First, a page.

I am, dare I say, privileged to be able to dress the way I do in public. I’m the office manager for my family’s business; my boss is my idiosyncratic father, who wears “Eat More Kale” shirts, running shoes, and a ponytail. Our clientele is mostly charmed by my appearance. A few of the older regulars even see their own youth in me, which I appreciate.
Maybe it’s a #firstworldproblem, but I don’t think I could work somewhere that didn’t allow me at least some sartorial freedom. Dressing up is a big part of self-care for me. I get very anxious when my physical presentation doesn’t match how I think of myself. I don’t wear red lipstick every day because I’m in a rut; I wear it because I literally feel wrong without it.
I’m very fortunate not to have my credibility eroded by the way I choose to present myself. I’m surrounded by people who understand that there’s no inherent connection between physical affect and ability to do one’s job. I just wish more people could come to terms with that.
As much as I dislike those tumblr-y “destroy that idea that ___” posts, I really do want to destroy the idea that personal life/personal aesthetic is a fair metric of judging one’s ability to do their job. If I’ve hired you to perform a service, then your performance of that service, and only your performance of that service, is relevant. This seems so simple to me.
I think we as a culture generally have a hard time with the idea that those who serve us are human. You see it in small ways, like yelling at waiters and cashiers for things that aren’t their fault. Like allowing someone’s haircut or tattoos to occlude your impression of their work. And in big ways, like how we gasp collectively when teachers do “kid-unfriendly” things in their private lives and how politicians’ sex scandals end up overshadowing their actual policy. We pay these people to be better than us. Different from us. Fundamentally Other than us. We simply cannot fathom that they are allowed to be human too.
Usually I heavily side-eye anyone who claims to have been “born in the wrong era”. I’m guessing you’d rather have marriage equality and women in the workplace than even the poufiest New Look dress. Historical revisionism grinds my gears. “Back in the day” – no, stahp, humans have always been incomprehensibly cruel to one another, and all June Cleaver aesthetics did was hide it a little better than we’re used to. I try to acknowledge that what I’m borrowing from the past isn’t the end-all of history. At the end of the day, I would rather be a 21st-century woman in a vintage dress than sit around barefoot and pregnant.
That said, I love love LOVE flapper culture. Not in the way that screams “I’ve gravely misinterpreted The Great Gatsby“. But as a woman in 2014, I enjoy a university education, an apartment in my own name, and a self-determined love life. I’m accustomed to such things, as well I should be. Imagine, though, being alive and in one’s prime when all those things were new. Imagine the exhilaration of being the first woman in town to do something as seemingly ordinary as cut her hair short. To dare admit she liked drinking, dancing, and sex. Try and feel that exhilaration of growing up Edwardian-prim and emerging as New Woman incarnate, flouting what generations of mothers had taught. I have the utmost respect for the women who manifested who they wanted to be long before today’s “love thyself” psychobabble. My inner flapper tells me to get up and do. To indulge in this twisted world before me.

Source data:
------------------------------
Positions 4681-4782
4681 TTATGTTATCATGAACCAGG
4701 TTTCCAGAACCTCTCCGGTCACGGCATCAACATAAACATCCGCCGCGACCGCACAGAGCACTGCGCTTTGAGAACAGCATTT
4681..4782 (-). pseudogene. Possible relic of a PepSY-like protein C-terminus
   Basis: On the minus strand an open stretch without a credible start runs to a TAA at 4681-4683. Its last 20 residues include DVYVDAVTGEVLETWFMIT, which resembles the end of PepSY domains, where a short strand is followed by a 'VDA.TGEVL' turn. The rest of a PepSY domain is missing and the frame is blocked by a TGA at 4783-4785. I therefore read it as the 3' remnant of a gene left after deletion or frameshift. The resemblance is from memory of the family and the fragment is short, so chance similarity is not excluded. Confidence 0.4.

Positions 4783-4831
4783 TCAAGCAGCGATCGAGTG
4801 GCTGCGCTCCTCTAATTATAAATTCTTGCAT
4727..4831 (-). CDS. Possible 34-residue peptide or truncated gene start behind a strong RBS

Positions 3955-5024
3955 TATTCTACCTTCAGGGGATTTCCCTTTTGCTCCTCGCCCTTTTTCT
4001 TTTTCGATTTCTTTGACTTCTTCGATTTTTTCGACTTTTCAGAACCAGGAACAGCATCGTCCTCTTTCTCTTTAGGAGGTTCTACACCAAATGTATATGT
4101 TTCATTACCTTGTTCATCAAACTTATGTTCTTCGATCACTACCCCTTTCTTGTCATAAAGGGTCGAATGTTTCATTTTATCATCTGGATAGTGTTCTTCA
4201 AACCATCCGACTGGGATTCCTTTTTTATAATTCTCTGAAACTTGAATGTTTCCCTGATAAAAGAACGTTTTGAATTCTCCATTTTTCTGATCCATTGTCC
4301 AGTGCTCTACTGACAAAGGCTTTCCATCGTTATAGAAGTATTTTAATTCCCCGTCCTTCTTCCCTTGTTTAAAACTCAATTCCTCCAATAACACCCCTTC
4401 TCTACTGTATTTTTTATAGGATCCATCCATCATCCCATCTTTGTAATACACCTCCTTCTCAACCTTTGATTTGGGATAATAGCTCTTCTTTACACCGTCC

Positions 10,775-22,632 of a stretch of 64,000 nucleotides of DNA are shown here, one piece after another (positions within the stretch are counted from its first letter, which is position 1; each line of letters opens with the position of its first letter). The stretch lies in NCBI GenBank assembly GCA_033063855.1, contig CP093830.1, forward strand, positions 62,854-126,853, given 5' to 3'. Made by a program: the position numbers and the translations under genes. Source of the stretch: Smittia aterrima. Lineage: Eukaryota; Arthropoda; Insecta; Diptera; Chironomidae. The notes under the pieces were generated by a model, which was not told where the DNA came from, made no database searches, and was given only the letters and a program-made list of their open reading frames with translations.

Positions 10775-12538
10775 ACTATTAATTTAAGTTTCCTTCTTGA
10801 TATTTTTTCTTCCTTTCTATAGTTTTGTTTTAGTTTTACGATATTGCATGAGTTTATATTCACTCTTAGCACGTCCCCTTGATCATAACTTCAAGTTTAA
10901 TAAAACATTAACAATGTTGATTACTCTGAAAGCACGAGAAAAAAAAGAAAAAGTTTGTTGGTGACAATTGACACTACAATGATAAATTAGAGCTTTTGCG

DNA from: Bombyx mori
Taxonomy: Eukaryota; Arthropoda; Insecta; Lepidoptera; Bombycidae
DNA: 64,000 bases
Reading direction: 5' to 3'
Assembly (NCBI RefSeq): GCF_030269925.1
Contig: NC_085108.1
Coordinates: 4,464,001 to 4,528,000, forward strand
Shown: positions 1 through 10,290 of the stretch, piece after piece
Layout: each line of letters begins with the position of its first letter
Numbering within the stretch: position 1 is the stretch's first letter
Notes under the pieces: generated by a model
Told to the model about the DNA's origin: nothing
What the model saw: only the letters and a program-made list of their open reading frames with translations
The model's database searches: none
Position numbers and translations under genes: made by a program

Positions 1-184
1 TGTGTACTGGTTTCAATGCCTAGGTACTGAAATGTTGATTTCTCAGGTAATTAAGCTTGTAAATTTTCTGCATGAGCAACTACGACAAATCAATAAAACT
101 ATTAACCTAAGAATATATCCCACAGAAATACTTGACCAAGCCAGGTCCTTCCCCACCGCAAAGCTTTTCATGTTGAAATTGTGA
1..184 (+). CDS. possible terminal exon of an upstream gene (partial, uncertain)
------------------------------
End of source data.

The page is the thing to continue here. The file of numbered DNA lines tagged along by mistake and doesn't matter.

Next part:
My love for the aesthetic is just icing.
The character I’m playing in these shots is nursing the bubble of excitement in her gut before a night on the town. Where the gin is cold but the piano’s hot…
In other news, I shot these with my Canon PowerShot’s Tungsten exposure, and I’m thrilled with the chilly, blue-dense look.
Chopped off my hairs. I feel like Louise Brooks. I actually went full flapper for my NYE outfit – slip, sequined sweater, cupid’s-bow lips. (Sadly, the light was all wrong for photos.) At heart, I’m roaring right along with the infamous ’20s. I may indulge in other eras, but I am such a goddamn flapper. And I find it really interesting how fashion echoes itself. The fiercely mod 60s definitely channels flapper culture in its own way. There’s a certain hedonism. A lushness – or loucheness, depending who you ask. A picture of bright, swinging womanhood.
For my first outfit post of the new year (and the first in my new apartment!), I married the 20s and the 60s into one electrified union.
Blouse & Necklace: Old Gold Skirt: Savers Tights & Crinolines: Spirit Halloween Glasses: Zenni Optical
I just moved into a new (and much nicer; let’s be real) apartment. I’ll be posting a room tour as soon as I can! Check back.